middle class theology, our middle class agenda? A religion that will
indeed comfort in time of illness, provide an amiable preacher and
some prayers at sickbed? Pour water on the baby, rub healing oil on
granny, cast sterilized sand into a few graves? Is our God too small?
Jesus thinks so. Our little Galilees of local limitations send God
away. Is our theology only ready for miracles to happen somewhere
else, or in bibles or old books of the saints? Only those certified
by clerks in the Curia?

Paul's first letter to Corinth is, by God's will and the church's
lectionary, also an undated letter to us.

We are faced with a profound need of God's special blessing, for
miracles of providence and of healing, our larders and pitchers are
far from empty in north America, but our vision and imagination are
depleted. Our blindness to the world's pain needs healing, our
deafness to the cries of the starving begs to be cured.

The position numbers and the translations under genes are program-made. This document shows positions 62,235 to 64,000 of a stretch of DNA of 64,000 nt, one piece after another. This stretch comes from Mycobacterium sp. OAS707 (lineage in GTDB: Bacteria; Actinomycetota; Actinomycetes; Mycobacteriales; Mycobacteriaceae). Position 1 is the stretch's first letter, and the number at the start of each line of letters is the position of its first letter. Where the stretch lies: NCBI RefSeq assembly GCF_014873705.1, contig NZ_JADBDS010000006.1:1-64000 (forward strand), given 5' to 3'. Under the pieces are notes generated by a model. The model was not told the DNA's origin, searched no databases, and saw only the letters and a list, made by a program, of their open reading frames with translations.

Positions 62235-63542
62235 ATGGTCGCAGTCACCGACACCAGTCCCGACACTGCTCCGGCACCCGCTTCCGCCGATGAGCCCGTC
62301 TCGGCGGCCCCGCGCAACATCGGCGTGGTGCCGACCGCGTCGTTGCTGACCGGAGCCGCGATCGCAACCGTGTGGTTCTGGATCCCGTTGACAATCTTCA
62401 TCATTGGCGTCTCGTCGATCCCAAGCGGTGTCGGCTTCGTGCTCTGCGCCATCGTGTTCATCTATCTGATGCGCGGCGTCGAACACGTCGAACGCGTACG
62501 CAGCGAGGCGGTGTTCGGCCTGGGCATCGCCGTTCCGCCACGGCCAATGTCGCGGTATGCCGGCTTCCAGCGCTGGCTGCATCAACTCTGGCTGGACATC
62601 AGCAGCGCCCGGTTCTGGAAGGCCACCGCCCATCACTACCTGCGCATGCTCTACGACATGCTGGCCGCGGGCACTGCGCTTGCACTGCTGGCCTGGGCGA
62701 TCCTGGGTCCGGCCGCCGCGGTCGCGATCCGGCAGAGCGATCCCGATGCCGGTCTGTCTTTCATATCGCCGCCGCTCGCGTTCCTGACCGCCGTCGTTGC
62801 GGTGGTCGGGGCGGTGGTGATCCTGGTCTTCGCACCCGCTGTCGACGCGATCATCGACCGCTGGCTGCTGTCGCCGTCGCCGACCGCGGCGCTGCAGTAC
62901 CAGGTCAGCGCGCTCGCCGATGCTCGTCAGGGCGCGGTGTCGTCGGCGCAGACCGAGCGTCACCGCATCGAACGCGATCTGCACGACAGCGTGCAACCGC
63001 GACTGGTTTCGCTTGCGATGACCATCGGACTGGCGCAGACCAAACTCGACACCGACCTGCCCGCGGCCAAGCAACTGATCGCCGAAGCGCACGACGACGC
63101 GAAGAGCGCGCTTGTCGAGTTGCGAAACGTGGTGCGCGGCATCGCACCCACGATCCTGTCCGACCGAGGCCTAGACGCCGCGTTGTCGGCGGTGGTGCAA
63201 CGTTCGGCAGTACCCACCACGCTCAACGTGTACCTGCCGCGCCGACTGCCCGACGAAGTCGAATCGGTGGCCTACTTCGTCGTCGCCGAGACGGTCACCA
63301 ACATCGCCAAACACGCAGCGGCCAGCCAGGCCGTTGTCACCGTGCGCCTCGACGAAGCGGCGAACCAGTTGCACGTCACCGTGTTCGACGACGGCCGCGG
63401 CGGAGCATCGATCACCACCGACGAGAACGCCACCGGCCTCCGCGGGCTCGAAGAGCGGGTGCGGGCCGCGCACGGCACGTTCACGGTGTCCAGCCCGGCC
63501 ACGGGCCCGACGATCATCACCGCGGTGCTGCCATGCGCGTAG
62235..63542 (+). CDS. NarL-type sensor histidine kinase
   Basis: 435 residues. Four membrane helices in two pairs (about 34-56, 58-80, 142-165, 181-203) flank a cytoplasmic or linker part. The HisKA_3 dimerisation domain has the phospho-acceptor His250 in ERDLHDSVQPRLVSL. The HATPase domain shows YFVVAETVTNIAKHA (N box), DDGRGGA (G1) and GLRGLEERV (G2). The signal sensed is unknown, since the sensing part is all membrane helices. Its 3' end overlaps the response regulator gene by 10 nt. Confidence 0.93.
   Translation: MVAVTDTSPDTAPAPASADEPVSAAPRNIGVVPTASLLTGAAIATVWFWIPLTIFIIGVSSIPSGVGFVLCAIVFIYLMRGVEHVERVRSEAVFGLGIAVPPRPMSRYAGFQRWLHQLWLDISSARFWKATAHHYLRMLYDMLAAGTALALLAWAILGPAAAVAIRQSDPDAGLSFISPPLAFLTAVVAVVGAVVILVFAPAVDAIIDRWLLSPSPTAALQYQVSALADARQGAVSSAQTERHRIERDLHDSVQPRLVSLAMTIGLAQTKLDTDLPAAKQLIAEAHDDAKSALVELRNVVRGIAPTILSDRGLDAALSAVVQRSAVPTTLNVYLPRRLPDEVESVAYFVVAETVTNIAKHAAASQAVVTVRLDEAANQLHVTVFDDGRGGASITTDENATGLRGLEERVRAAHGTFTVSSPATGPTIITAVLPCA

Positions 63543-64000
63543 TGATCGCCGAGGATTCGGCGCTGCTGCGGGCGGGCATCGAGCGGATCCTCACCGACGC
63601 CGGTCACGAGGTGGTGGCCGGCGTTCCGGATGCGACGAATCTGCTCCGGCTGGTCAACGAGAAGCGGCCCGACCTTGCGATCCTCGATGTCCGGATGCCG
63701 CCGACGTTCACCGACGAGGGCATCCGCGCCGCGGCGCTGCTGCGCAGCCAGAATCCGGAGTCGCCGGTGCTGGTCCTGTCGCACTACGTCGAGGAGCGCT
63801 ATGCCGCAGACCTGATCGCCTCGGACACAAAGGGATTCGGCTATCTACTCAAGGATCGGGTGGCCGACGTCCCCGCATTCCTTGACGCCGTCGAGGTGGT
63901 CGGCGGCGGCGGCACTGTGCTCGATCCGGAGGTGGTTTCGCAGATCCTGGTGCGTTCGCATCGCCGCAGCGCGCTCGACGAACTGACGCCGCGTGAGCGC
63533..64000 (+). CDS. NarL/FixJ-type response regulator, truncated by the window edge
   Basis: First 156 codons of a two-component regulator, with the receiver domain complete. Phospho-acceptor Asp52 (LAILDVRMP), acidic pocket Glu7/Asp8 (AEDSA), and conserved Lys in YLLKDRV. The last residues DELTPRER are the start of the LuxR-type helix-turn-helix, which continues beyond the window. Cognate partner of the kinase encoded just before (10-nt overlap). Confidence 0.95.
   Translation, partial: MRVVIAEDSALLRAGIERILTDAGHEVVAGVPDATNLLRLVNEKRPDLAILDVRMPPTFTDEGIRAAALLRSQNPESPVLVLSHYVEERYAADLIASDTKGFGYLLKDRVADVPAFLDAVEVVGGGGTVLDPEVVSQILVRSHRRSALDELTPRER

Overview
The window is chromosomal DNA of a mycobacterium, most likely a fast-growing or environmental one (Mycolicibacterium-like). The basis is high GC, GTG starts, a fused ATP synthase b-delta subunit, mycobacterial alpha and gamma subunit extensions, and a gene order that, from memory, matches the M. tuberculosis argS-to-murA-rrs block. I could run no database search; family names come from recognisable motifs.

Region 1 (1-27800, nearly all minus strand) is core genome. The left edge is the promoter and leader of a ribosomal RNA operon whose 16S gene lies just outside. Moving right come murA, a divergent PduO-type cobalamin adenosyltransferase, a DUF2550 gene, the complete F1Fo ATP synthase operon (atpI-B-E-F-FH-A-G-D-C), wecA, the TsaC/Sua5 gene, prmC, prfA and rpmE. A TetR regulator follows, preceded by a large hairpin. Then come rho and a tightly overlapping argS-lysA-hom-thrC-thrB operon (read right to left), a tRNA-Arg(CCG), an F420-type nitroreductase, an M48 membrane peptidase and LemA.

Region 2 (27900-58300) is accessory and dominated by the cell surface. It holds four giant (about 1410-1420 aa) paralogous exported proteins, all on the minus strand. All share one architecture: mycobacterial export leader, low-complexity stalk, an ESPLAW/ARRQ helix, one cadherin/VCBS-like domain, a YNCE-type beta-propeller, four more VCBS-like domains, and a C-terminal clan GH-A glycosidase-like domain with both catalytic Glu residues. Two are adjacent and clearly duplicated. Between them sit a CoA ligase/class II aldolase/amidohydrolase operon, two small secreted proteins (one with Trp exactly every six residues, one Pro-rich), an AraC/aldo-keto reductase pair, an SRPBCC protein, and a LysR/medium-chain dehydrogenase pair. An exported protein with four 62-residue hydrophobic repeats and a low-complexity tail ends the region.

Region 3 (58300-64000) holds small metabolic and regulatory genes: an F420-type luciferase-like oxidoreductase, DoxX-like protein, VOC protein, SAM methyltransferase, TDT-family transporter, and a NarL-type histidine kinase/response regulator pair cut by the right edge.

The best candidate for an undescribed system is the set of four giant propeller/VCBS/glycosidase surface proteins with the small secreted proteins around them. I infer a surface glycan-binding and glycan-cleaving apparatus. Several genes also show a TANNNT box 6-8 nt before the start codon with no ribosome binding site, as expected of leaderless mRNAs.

The capitalist system--honestly, can"t you see it? -- is destroying
the very basis of life on the planet. We all contribute to it. Our
housekeeper, Silvia, a poor woman herself, was nevertheless upset
when she found Gracie the cat eating Purina chow from Mary the dog's
dish, and begged me to put Meow Mix on the shopping list. In her
economy, it isn't nice for cats to eat dog food.  Today I read that
the total expenses for pet food in the USA and in Europe are higher
than what is being spent to fight famine in the "third world". North
Americans spend 8 billion dollars every year on cosmetics, Europeans
11 billion dollars on ice-cream. More than would be needed to give
basic education, drinking water and toilets to two billion people.

An acceptable year, with eleven billions for ice cream for our
European neighbors, but not a cent for a little girl's supper in
Nicaragua? "Since you are eager for manifestations of the Spirit,"
brother Paul writes us, "strive to excel in building up the people of
God." The people at Corinth's church had always supposed that the
"spiritual gifts" that they had were the chief ones necessary; they
got high in church--they spoke in tongues. They were ecstatics --
they "fell out"of themselves-- they were what I call  "crazymatics.